Also somewhat contradictory is that while technology is playing an increasing role in learning — for instructor-led training, self-paced instruction, content development and facilitation of social learning experiences — the percentage of technology specialists has declined in most learning organizations. This may signal a shift in responsibility for both technology management and learning administration, both of which saw a comparable percentage increase since 2006.
Regardless of the economic recovery or the ability of the learning organization to help achieve strategic initiatives, the overall size of learning and development organizations has remained relatively unchanged.
From November 2008 to mid-2010, learning organizations lost about 10 percent of their staff. The ratio of L&D staff to the broader enterprise is highly variable. Before 2008, the percentage of employees in large organizations who were L&D staff could be close to 0.5 percent — with a small number of L&D professionals serving a large employee base — or in smaller organizations it could have been as high as 3 percent.
In late 2010, those ratios were slightly lower. Learning organizations’ staff may become slightly smaller in 2011 and beyond because any operational shift the L&D organization instituted during the crisis — in delivery or development efficiency or organization consulting staffing — is unlikely to be undone.
Despite slight changes, organizations that do not think they have an appropriate level of staffing were measured at 2006 levels (Figure 2). About 60 percent of CLOs believe they don’t have enough staff. This is down from a high of 66 percent in 2007. In 2009, fewer than 55 percent of CLOs reported not having enough staff.
Staffing expectations for 2011 closely resemble those from 2008. Significantly more companies are expecting to add learning and development staff in 2011 compared with 2010, and fewer firms expect to cut L&D staff. This change reflects optimism that the importance of learning is increasing, along with budgets. In the BIB research on training outlook published in January, researchers found 60 percent of companies were more optimistic about employee development in 2011 compared to 2010. CLOs have passed through the difficult period that has resulted in “a greater appreciation of internal knowledge to support informal training.” This is resulting in hiring opportunities for L&D staff (Figure 3).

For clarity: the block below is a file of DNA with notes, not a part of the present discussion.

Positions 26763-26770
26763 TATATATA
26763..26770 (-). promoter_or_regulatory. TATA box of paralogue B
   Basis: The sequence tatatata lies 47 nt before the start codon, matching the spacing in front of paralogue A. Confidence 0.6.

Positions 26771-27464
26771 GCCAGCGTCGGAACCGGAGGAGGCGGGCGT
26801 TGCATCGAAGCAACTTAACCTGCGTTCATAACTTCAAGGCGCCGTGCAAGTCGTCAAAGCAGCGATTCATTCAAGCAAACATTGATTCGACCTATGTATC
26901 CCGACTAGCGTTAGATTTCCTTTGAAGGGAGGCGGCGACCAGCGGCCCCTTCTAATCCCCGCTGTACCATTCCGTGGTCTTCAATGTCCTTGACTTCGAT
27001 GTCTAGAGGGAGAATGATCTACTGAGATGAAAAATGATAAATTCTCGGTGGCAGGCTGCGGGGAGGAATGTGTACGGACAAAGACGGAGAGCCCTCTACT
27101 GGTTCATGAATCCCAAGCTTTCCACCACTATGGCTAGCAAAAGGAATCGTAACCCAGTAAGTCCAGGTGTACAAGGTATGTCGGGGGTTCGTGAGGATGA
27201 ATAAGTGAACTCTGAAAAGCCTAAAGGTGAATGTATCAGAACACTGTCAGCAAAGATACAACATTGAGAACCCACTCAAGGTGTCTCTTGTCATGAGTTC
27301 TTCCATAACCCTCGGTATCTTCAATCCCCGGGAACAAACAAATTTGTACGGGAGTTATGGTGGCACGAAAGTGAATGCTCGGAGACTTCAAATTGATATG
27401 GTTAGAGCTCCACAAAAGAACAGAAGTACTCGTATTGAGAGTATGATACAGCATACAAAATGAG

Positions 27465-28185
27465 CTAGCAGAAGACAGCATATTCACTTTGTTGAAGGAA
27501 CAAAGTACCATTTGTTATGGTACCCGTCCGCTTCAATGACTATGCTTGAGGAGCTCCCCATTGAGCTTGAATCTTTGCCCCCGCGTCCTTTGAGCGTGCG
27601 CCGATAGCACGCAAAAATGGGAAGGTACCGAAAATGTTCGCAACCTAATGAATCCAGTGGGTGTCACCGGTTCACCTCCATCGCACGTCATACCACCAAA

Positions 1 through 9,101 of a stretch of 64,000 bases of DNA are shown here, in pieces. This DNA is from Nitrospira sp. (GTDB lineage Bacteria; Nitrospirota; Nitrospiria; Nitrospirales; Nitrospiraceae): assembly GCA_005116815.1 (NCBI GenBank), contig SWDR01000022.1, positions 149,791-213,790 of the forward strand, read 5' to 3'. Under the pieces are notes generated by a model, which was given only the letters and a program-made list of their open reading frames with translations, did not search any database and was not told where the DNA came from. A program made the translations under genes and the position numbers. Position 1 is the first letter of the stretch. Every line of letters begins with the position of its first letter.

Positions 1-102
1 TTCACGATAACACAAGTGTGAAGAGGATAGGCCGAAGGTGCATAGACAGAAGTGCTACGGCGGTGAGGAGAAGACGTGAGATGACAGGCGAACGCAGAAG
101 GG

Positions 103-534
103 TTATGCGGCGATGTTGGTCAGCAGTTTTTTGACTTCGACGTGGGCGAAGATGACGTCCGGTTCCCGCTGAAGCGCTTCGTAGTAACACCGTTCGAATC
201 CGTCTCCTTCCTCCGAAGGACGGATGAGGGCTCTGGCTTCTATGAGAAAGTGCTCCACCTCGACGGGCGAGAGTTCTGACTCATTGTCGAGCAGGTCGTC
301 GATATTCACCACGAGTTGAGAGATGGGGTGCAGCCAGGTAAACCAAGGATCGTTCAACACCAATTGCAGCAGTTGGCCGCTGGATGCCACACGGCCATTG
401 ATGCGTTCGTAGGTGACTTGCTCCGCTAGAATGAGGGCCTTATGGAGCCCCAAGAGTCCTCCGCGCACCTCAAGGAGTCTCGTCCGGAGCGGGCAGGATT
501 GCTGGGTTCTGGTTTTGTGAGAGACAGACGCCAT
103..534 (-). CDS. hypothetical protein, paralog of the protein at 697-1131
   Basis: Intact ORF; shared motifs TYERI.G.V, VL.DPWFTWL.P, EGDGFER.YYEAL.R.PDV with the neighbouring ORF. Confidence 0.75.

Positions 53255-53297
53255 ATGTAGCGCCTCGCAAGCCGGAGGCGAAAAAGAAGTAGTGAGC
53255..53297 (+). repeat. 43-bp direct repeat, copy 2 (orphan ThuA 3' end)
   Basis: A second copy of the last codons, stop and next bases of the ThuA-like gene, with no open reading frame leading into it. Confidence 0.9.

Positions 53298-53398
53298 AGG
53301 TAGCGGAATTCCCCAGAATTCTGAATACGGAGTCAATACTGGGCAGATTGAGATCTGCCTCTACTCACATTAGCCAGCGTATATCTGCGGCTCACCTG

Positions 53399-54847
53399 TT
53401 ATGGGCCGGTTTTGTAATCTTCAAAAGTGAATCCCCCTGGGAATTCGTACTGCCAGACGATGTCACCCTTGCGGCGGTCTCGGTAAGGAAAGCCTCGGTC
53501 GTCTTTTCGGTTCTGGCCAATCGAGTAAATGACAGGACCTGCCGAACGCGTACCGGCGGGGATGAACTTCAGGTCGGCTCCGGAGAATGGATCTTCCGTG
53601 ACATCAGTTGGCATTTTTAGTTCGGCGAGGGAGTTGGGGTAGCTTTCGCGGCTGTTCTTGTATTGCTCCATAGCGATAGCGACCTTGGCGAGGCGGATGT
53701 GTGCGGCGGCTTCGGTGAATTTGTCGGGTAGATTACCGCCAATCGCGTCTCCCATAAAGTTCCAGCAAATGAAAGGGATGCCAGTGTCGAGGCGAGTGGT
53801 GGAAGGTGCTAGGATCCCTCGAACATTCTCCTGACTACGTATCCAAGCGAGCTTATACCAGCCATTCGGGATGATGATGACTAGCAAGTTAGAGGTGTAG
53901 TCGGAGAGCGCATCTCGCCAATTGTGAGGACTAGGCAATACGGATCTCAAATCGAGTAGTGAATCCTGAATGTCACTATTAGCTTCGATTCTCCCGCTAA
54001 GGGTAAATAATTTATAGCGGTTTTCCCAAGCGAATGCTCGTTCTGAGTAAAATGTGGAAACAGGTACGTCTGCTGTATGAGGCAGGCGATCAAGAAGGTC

Learning Professional Talent Shortage Easing
A little less than 50 percent of companies expect to hire learning and development staff in the coming 12 months either as a replacement for transitioning staff or to increase the size of the L&D organization. When companies do hire, more L&D professionals appear to be available at a level comparable with 2008. And CLOs expect to spend between three and four months looking for the right candidate, which is comparable to 2008 data and much less time than 2006 data revealed.
Even though the mix of L&D skills has shifted away from content developers, individuals with those skills are the most likely to be hired and are likely to be the most difficult roles to fill, according to CLOs. Instructors and technology specialists are the next most sought-after roles.
Some 45 percent of organizations think their learning organization will play a role in the changing strategy their companies will adopt as the recovery builds. Still, more than half of learning organizations must find a way to have more impact or influence on the achievement of strategic objectives.
This may be a case of better application of existing resources, or it may require changing the role learning plays to become a more significant business adviser and change consultant. Either suggests CLOs must critically evaluate their ability to help their enterprise rebound during the recovery, and ensure their learning staff is both ready and able to lend all appropriate assistance.
Cushing Anderson is the program director of learning services at IDC. He can be reached at editor@CLOmedia.com.